The author Tim Butcher was obviously puzzled by notion of how could the assassination of two Austrian Royals in a nondescript  Balkan city in 1914 lead to a World war. After all Arch Duke Ferdinand wasn’t the first assassination in that part of the world. What was so different about the circumstances of that particular event? Tim explores the event and then  goes onto explore the ongoing pivotal role of the Balkans in the history of the twentieth century.

The Trigger: Hunting the Assassin Who Brought the World to War (Kindle Edition)

“A splendid book, part memoir, part history,” about the teenager who killed Archduke Ferdinand and sparked World War I.

“Sarajevo, 1914.  On a June morning, nineteen-year-old Gavrilo Princip drew a pistol from his pocket and fired the first shot of the First World War, killing the heir to the Austro-Hungarian Empire, Archduke Franz Ferdinand. Princip then launched a series of events that would transform the world forever. Retracing Princip’s steps from the feudal frontier village of his birth to the city of Belgrade and ultimately Sarajevo, journalist and bestselling author Tim Butcher discovers details about the young assassin that have eluded historians for a century. Drawing on his own experiences in the Balkans covering the Bosnian War in the 1990s, Butcher also unravels the complexities and conflicts of this part of the world, showing how the events of that day in 1914 still have influence today.” –  Amazon Books……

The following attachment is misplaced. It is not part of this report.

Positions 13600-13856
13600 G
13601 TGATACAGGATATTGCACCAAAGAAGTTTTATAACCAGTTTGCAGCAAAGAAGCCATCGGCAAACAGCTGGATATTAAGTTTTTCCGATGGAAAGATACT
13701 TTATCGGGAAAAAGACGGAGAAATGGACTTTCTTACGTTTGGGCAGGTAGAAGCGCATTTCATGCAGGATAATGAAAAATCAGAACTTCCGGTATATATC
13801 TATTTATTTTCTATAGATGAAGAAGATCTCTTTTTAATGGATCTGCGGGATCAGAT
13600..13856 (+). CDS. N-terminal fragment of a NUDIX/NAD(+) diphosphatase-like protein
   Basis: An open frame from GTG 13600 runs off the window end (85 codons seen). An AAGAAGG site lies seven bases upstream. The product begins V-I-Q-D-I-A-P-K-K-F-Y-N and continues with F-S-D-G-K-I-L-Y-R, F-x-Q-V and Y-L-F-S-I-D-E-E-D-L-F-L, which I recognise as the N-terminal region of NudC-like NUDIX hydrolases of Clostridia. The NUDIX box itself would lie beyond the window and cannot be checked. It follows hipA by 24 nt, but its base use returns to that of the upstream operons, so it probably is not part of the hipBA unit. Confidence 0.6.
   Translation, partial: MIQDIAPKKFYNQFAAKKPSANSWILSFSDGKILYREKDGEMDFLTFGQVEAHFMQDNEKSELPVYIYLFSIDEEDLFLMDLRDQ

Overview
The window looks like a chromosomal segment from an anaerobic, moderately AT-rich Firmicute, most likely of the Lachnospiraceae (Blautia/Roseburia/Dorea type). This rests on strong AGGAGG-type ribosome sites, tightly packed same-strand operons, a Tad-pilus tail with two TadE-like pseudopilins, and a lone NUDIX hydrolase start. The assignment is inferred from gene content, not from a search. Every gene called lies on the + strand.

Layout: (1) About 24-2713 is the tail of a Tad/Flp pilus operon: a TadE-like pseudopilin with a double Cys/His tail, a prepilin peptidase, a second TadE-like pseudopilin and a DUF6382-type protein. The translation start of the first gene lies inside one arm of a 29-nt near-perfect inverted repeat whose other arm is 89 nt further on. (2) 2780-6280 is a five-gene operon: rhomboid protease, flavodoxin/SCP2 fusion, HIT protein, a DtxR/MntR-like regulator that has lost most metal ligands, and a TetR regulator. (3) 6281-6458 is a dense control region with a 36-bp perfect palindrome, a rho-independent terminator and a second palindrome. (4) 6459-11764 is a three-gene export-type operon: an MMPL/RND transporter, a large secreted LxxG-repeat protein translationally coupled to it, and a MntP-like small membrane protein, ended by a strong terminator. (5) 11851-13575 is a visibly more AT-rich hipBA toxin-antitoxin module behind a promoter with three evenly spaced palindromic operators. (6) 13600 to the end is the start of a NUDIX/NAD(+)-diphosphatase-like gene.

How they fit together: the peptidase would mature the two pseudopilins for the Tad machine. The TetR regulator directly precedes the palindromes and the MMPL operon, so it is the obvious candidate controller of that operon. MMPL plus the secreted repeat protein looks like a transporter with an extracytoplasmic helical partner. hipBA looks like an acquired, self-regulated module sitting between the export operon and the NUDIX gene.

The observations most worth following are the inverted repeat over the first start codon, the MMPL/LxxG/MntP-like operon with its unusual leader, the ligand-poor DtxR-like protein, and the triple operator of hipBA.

For history buffs this is a good fast read and I highly recommend it as a companion to Balkan Ghosts – A Journey through History by Robert D. Kaplan (1993). To have some understanding of the Balkan conflicts of the 1990s this is an essential read. I have read it several times and I will probably read it again.